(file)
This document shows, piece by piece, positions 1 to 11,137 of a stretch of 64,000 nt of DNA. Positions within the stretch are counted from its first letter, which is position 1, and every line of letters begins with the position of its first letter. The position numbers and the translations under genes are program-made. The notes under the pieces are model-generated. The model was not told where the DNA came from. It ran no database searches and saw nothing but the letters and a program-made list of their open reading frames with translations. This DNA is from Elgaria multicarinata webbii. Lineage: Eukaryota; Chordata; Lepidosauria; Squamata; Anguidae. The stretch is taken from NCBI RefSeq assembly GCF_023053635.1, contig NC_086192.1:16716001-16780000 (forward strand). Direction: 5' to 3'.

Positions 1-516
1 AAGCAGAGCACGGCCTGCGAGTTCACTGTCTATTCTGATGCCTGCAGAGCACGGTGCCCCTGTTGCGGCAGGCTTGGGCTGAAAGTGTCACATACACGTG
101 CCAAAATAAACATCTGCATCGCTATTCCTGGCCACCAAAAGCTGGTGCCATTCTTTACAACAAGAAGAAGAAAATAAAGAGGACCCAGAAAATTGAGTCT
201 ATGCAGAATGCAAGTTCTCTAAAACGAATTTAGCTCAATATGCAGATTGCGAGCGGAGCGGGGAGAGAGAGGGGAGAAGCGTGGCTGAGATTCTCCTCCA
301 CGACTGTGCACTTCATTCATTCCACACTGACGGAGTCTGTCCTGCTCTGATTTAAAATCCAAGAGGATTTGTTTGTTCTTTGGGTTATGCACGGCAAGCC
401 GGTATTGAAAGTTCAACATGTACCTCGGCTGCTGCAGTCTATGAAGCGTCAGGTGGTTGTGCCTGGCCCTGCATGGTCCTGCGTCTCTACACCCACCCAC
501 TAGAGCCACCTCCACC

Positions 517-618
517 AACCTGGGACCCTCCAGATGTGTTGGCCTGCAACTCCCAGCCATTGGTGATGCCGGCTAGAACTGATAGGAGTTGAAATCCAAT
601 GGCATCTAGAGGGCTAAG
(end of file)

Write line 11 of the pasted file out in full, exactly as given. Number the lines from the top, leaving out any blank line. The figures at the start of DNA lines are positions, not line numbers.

601 GGCATCTAGAGGGCTAAG